And while legacy customers may continue to receive new service pack updates, you are still investing in maintaining and upgrading an older technology that can’t do what today’s cloud IDPs can.
Your identity modernization goals may inevitably be hindered because legacy, on-premises IDPs can’t support modern identity technologies. Legacy IDPs were built before the cloud, so they don’t even speak the same language.
What’s involved in upgrading legacy identity system service packs?
If you’re currently on an early version of a legacy identity system, you may have to make a couple of updates to get up to the current service pack. But even if you only need to make one upgrade, you have your work cut out for you.
Plan for a large-scale project to apply a service pack because legacy identity infrastructure is complex and monolithic. Countless different pieces and components are existing in an environment. And that means you’re looking at an enormous amount of time and resources to make that upgrade happen.
Why is upgrading a legacy, tier-one identity service complex?
Identity infrastructure is what most organizations would consider a tier-one service. There’s no alternative; it’s a critical service. Because of that, you need to treat a tier-one service with kid gloves and go through a very stringent, long, and incremental process in a development environment when upgrading your IAM systems.
First, you’ll have to go through and upgrade the dev environment and run through a series of tests. Did that break anything? If you have customized apps and code in your legacy IDP, you must check if the changes broke anything. It’s typically a months-long effort just to apply the service pack.
So you’re looking at an installation upgrade process and a full testing process multiple times over. Then there will be a maintenance window when you let the user community know that they won’t be able to log into the site between certain hours on a certain day. By that time, you’ve tested everything ten times over. That’s finally when your team behind the scenes is actually applying the updates in production.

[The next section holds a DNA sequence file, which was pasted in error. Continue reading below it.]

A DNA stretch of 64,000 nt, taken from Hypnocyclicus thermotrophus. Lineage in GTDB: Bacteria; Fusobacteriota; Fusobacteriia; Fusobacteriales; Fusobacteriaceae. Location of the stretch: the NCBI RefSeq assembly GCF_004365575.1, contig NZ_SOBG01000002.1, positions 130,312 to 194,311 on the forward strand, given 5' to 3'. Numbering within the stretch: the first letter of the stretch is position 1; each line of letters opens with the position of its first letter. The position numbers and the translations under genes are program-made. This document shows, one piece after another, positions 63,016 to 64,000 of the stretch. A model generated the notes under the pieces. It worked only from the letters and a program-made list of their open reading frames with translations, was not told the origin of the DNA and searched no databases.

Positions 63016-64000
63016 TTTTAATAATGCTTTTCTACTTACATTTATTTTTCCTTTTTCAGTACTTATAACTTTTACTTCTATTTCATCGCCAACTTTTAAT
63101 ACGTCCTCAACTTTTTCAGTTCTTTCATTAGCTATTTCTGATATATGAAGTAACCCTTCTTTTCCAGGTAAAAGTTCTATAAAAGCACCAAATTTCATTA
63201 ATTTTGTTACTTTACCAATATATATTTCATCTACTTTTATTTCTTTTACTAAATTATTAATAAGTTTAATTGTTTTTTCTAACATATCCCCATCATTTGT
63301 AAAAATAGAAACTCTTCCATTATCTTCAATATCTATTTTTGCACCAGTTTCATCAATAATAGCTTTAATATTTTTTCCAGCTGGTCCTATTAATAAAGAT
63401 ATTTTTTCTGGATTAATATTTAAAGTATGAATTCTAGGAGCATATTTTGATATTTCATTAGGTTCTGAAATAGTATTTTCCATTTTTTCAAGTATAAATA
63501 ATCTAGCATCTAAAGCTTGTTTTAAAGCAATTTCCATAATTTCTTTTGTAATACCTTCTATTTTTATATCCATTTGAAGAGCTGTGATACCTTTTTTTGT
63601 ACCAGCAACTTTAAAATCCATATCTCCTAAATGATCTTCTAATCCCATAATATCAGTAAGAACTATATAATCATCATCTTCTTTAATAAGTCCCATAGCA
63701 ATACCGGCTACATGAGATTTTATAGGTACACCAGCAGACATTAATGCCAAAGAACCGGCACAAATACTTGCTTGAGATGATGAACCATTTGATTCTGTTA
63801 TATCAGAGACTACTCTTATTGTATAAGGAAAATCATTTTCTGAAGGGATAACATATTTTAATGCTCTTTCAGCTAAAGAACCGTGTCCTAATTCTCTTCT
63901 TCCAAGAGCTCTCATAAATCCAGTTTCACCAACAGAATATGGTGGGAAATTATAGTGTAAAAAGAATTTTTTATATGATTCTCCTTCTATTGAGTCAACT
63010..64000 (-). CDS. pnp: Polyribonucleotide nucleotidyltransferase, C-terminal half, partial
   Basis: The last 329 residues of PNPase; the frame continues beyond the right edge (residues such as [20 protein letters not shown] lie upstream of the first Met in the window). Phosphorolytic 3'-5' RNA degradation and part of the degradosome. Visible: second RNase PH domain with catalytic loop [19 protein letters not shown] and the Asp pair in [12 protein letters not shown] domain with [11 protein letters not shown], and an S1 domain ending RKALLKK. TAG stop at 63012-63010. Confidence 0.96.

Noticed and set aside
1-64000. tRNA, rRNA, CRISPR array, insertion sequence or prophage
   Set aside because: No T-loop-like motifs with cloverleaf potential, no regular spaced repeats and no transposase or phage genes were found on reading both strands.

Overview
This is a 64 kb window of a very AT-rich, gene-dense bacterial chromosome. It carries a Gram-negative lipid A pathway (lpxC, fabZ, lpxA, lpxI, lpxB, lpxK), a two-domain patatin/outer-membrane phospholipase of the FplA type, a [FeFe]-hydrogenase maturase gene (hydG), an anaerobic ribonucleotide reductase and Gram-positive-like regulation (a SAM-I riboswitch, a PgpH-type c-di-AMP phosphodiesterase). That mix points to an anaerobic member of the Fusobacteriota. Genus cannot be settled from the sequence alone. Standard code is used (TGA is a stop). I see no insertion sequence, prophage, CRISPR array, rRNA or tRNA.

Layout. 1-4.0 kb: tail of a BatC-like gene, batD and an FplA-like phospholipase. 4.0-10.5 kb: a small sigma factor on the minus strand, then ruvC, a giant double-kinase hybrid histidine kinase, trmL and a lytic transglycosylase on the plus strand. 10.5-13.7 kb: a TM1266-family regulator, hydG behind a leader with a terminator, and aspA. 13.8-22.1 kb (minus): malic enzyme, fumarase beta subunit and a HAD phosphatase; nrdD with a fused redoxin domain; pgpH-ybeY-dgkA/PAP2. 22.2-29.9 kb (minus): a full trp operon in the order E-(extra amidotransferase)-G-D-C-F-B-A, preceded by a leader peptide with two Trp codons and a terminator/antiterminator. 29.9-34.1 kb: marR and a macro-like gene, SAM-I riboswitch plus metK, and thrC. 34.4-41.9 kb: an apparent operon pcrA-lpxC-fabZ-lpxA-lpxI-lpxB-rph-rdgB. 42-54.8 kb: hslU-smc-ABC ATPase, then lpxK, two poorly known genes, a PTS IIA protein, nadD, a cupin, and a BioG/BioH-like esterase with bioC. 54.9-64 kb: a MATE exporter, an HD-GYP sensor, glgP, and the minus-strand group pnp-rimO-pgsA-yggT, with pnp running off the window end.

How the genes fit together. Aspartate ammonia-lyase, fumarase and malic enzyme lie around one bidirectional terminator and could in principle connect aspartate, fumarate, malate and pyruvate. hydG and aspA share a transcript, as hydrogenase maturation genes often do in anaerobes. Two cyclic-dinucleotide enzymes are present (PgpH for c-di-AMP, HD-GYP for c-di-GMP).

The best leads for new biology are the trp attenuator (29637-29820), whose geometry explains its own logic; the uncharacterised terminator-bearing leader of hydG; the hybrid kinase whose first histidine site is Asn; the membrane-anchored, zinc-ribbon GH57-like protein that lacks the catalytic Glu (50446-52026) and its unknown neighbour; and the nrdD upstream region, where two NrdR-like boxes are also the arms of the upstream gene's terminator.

Imagine the kind of time and cost that it requires to go through the upgrade process once. Then this same thing has to be done every time there’s an upgrade. You can invest millions and race against the clock just to keep your legacy identity system on life support for another year or so, or you can start looking at alternatives.
An alternative at your legacy identity’s end of service (EOS)
Thankfully, you have options that let you gracefully migrate away from legacy identity — and you can do it quickly, easily, and much more affordably than a legacy upgrade. Get off of legacy before the end-of-service date arrives without sacrificing your identity management.
Strata’s Maverics platform uses Identity Orchestration to move applications off of legacy identity platforms without rewriting any apps. Identity Orchestration lets you run legacy identity simultaneously with cloud identity before you retire it for a seamless coexistence while you need both.
Then, after (or ideally well before) the EOS date, you can retire your legacy system without fuss — and you can continually adopt the latest identity technologies as they evolve.